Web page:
Chester Museum preserves Almanor Basin History
In Plumas County, the long months of winter going into summer are the perfect indoor time to explore historic beginnings in local museums.
Incorporated in 1854, this widely diverse county, filled with rugged canyons, grassy meadows and more than 100 lakes, drew varied people from many occupations from around the world.
Community by community guests will find remembrances of different explorers from Peter Lassen to Jim Beckwourth to the early Spanish soldiers as well as Chinese miners, the native Maidu and families pioneering in the fields of ranching, timber and railroads.
In most instances, the option to tour the many facets of Plumas County history is likely available due to a caring community. The Chester Museum is a fine example of what can happen when a community comes together.
A museum vision realized
Two things happened simultaneously in around 1980. First, local historians (and current museum directors) Joan Sayre and Marilyn Quadrio, along with local business owners, began to fundraise to make community improvements, which included founding a natural history museum.
At the same time, the Friends of the Library members decided they needed to add onto the existing library structure that was built in 1929.
“Laura McGregor wrote grants for the library and Marilyn wrote grants for the museum,” Sayre said. “Money also came from the Plumas Historical Society, money that had been set aside for a museum in the Lake Almanor area.”
The result of the fundraising was the ability to add a 50-by-35-foot expansion to the library. The library grew by a 20-by-50-foot room. The remaining space, 50 by 15 feet, was dedicated to a museum.
“Collins Pine, in addition to the grants, funded a large amount of money to complete the museum with a written understanding that there would always be a museum,” Sayre said.
Through the museum doors
The focus of the Chester Museum is preserving the history of the Lake Almanor Basin, formally known as Big Meadows, from early Maidu culture up to the beginning of white settlement in the 1850s.
Historical components within the museum include the beginning of Prattville at Big Meadows and the birth of Lake Almanor in the early 1900s.
It is also reflective of the change in culture.
“The change began with the filling in of the lake. Many ranches were sold to Great Western Power and the dispersal of ranching families to Quincy, Chico, Susanville, Red Bluff and other Valley communities. From there, Chester began to grow,” Quadrio said.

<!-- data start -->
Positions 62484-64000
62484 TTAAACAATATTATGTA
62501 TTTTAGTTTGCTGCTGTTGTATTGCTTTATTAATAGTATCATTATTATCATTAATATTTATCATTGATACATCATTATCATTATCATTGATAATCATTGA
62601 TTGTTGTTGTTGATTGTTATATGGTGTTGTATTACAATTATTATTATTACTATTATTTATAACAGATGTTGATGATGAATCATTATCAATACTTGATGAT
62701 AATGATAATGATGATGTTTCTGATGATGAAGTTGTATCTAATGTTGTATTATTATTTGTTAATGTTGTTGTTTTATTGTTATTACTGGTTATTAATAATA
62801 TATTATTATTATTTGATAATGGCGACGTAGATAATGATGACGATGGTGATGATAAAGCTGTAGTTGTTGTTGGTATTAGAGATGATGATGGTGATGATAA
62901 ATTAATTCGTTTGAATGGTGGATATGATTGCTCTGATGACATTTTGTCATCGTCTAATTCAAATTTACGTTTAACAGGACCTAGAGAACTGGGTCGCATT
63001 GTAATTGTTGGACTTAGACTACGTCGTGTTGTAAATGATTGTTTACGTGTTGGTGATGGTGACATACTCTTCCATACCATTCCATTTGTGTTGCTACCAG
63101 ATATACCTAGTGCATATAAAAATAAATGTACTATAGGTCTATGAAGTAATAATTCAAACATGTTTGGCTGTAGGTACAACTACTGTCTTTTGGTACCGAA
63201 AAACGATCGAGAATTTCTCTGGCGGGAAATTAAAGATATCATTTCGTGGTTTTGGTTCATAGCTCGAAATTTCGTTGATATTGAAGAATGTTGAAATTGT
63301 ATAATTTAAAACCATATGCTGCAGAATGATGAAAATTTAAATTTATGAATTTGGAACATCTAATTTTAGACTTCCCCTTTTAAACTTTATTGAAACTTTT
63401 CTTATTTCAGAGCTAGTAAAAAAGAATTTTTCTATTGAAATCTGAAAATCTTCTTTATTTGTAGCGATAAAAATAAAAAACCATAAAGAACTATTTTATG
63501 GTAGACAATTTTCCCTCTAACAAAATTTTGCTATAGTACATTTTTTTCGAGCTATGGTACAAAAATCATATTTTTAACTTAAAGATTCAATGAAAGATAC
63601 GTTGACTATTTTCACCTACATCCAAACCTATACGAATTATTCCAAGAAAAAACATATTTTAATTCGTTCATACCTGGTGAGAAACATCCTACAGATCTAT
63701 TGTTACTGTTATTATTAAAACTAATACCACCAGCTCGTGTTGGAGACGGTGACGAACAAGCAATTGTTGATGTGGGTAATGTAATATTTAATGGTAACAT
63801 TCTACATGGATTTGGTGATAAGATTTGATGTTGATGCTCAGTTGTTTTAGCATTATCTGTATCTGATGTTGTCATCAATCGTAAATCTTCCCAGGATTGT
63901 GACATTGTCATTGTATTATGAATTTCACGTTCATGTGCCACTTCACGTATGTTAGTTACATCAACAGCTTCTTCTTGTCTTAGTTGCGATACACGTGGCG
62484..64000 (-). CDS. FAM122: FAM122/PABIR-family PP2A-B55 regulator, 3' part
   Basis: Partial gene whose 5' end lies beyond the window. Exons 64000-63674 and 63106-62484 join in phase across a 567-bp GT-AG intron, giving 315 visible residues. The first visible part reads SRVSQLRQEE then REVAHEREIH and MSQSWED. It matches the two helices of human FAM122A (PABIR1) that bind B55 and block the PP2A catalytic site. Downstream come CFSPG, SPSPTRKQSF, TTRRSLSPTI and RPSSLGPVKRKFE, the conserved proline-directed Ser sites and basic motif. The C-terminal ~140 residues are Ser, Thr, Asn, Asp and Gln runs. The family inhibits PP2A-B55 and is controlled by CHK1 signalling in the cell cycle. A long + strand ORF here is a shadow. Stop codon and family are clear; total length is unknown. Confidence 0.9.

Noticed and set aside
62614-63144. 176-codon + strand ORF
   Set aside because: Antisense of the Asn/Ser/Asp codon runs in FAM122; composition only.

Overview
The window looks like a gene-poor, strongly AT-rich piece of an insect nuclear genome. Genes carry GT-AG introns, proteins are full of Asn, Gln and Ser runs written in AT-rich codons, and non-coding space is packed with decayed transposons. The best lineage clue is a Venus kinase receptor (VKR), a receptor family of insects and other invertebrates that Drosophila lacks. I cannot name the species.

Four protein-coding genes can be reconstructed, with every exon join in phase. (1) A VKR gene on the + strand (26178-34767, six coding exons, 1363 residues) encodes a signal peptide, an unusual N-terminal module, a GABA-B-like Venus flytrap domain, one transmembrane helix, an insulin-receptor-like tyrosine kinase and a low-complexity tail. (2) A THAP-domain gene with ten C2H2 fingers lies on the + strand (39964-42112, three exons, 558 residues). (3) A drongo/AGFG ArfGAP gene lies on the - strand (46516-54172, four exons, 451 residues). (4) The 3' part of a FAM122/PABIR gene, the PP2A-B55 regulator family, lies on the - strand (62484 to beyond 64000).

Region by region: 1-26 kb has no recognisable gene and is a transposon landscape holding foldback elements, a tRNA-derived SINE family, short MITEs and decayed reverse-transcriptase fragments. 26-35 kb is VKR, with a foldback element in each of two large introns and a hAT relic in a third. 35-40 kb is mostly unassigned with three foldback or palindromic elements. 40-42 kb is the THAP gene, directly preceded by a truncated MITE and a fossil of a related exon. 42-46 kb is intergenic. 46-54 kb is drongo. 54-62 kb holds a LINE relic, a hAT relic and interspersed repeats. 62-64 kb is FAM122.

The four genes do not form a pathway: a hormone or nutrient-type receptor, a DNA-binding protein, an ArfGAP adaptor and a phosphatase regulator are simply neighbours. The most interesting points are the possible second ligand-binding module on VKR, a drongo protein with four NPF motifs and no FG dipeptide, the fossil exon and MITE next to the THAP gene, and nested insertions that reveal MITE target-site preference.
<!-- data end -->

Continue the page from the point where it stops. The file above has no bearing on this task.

Museum exhibits feature the history of those ranching families: the Hamiltons of Big Meadows, for whom Hamilton branch is named; and Chester-based rancher Charley Stover, who also sold his ranch to GWP but formed an agreement to lease the land back for cattle whenever the water level permitted.
Others well known in the historical ranching community were the Peter Olsen family, the Oscar Martin family and the Baccala and MacKenzie families.
Early dairymen in the Lake Almanor Basin included the Stovers, Baccalas, Hamiltons, Olsens and Martins.
The museum also features early Big Meadows Maidu artifacts including photos, baskets, spearheads and grinding rocks.
Roy Sifford, who founded Drakesbad as a resort in the early 1900s gave the museum Sifford family artifacts used in the operation of the resort. In the museum a guest will find tea towels, the hotel register, dining ware and Roy’s guitar.
“Roy was well-known for his singing on trail rides,” Sayre said.
Another section of the museum reflects the history of the Lassen Trail with a display of wagon hubs, a grinding wheel, blacksmith tools, chain and yokes.
“The Lassen Trail came through Big Meadows to Soldier Meadows on the way to the Lassen Ranch in Vina,” local historian and director Sayre added.
In touring the Chester Museum there is much to catch the eye, whether it be a druggist’s pestle and grinder, wagon and buggy wheels, kerosene lanterns or photos and posters of the early Stover-MacKenzie Rodeos.
There are even artifacts from the Chester Post Office and early tourist trade.
“The Basin was a mecca for tourists as early as the 1870s. By the 1880s there were several thousand folks a year staying in Big Meadows. Fishermen came from all over the United States and internationally to fish; it has always been that way,” Quadrio said.
Filling a ‘wish list’
Currently the museum is developing a history of life in Chester and the two directors are working on a school exhibit by building a collection of yearbooks from Chester High School.
Other Chester memorabilia collected includes items from early baseball teams and an early voter registration poll book that reveals who was living in Chester in 1936. Titled “Index to Precinct Registers of Plumas County, Primary Election August 25, 1936,” it is a rare find.
Quadrio and Sayre have a list of items they are seeking for the museum. Their want list includes old phone books, newspapers and old photos from past Fourth of July celebrations, homecoming games and even people with their catch of the day.
“We are losing our older generation and younger family members don’t always know what to save. If you think you may have something of interest, please call us. Chances are we can tell you when and where a photo or activity occurred,” Quadrio said.
You can reach Joan Sayre by calling 258-2677 and Marilyn Quadrio at 596-3011.